Thus Dulness, the safe opiate of the mind,
(c) It was originally thus express'd :
As Clocks run fastest when most lead is on. in a Letter of Mr. Pope to Mr. Wycherley, dated April 3, 1705, and in a paper of verses of bis, To the Author of a Poem callid Succeffio, which got out in a Miscellany in 1712, three years before Mr. Wycherley died, and two after he had laid aside the whole design of publishing any poems.
when we meet; in the mean time pray write to me when you can, you cannot too often.
* LETTER XIV.
From Mr. Wycberley.
Nov. 22, 1707. Y OU may fee by my stile, I had the happiness
1 and satisfaction to receive yesterday by the hands of Mr. Englefyld your extream kind and obliging letter of the 20th of this month; which like all the rest of yours, did at once mortify me, and make me vain ; since it tells me with so much more wit, sense and kindness than mine can express, that my letters are always welcome to you. So that even whilft your kindness invites me to write to you, your wit and judgment forbid me; since I may return you a letter, but never an answer.
Now, as for my owning your assistance to me, in over-looking my unmufical numbers, and harsher fense, and correcting them both with your genius, or judgment; I muft tell you I always own it, (in spite of your unpoetick modefty) who would do with your friendship as your charity; conceal your bounty to magpify the obligation ; and even whilft you lay on your friend the favour, acquit him of the debt: but that shall not serve your turn; I will always own, 'tis my infallible Pope has, or would redeem me from a poetical damning, the second time; and save my rhimes from being condemn'd to the criticks flames to all eternity ; but (by the faith you profess) you know your works of fupererrogation, transfer'd upon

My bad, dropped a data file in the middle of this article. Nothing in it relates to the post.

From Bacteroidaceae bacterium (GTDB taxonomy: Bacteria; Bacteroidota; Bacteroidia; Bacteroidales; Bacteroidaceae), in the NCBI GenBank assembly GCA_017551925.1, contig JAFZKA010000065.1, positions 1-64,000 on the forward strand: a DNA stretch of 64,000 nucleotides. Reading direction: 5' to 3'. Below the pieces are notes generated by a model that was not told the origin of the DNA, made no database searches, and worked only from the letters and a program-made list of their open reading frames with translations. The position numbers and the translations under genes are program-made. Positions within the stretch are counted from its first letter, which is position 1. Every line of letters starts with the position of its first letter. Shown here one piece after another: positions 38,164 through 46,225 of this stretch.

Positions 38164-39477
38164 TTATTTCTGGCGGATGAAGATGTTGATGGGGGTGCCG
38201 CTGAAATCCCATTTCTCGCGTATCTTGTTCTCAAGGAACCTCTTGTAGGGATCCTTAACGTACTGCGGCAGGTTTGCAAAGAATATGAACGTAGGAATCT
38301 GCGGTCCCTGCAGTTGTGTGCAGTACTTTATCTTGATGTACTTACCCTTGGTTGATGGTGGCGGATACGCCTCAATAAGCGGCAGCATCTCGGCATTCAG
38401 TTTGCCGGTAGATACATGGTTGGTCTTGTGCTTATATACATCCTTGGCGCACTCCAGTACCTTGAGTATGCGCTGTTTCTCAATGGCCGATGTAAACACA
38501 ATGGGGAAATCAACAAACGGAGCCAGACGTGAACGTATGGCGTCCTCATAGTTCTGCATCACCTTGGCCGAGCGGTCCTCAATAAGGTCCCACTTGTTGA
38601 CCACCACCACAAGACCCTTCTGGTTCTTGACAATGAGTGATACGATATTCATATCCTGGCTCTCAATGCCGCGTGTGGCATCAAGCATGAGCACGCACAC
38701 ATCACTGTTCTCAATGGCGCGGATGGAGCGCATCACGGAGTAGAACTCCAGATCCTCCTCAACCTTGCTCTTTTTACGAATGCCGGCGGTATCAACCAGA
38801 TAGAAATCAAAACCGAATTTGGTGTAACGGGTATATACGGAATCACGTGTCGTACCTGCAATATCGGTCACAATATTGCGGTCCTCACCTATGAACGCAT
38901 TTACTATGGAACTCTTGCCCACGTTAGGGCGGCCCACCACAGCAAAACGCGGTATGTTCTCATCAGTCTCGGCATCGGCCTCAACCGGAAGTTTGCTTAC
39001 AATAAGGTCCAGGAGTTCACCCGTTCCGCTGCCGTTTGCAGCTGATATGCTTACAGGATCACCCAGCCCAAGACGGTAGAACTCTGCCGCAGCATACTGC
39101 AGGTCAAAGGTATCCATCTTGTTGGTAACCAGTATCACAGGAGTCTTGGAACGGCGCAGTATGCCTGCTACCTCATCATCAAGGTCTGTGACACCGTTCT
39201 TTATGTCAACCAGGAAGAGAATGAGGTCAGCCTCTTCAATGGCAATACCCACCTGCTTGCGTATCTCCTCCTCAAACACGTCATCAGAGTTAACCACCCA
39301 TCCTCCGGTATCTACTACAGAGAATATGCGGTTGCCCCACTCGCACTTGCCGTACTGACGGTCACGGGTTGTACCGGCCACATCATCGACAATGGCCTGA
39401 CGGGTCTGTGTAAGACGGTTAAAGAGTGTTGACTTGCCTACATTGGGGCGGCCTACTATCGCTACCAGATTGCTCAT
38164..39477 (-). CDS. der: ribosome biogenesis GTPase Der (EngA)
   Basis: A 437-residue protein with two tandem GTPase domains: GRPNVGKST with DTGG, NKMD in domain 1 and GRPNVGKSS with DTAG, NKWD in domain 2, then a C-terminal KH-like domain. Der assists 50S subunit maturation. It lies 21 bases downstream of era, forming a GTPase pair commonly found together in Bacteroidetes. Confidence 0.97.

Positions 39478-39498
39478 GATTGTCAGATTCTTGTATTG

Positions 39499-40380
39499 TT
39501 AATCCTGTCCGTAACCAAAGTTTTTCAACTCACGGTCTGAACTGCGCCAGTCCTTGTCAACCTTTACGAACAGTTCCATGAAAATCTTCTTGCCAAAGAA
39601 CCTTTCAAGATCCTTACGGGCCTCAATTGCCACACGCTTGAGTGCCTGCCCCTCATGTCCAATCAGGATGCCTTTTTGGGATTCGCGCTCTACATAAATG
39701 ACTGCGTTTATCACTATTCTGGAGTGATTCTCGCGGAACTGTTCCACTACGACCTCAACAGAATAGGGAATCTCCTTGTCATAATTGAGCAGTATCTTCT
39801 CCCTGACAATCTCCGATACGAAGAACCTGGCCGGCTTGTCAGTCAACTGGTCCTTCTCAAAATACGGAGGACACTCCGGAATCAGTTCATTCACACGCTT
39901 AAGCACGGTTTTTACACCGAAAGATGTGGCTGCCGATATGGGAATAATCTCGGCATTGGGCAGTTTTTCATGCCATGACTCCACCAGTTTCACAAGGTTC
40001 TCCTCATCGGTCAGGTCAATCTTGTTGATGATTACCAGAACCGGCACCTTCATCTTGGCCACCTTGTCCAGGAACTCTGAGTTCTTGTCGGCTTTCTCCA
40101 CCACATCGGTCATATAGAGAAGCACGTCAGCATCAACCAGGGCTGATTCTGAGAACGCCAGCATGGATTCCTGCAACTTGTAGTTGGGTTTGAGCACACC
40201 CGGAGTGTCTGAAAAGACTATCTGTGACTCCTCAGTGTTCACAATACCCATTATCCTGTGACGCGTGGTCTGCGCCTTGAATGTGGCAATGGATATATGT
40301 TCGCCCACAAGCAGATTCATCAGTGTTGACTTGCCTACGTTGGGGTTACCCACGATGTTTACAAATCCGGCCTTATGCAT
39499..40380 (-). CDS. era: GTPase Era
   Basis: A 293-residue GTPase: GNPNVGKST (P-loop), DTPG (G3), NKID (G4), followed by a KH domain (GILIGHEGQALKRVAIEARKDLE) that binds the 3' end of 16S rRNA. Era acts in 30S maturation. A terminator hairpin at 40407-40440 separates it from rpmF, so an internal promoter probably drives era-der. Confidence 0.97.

an humble, acknowledging finner, may save even him; having good works enough of your own besides, to ensure yours, and their immortality
And now for the pains you have taken to recommend my Dulness, by making it more methodical, I give you a thousand thanks ; since true and natural dulness is hown more by its pretence to form and method, as the sprightliness of wit by its despising both. I thank you a thousand times for your repeated invitations to come to Binfield : You will find, it will be as hard for you to get quit of my mercenary kindness to you, as it would for me to deserve, or return to yours ; however it shall be the endeayour of my future life, as it will be to demonstrate my self
L ETTER XV.
Nov. 29, 1707; T HE compliments you make me, in regard of
1 any inconsiderable service I could do you, are very unkind, and do but tell me in other words, that my friend has so mean an opinion of me, as to think I expect acknowledgme:ts for trifles: which upon my faith I fall equally take amiís, whether made to my self, or to any other. For God's sake, (my dear friend) think better of me, and believe I defire no fort of favour so much, as that of serving you more considerably than I have been yet able to do. .
I shall proceed in this manner with some others of your pieces ; but since you desire I would not deface your copy for the future, and only mark the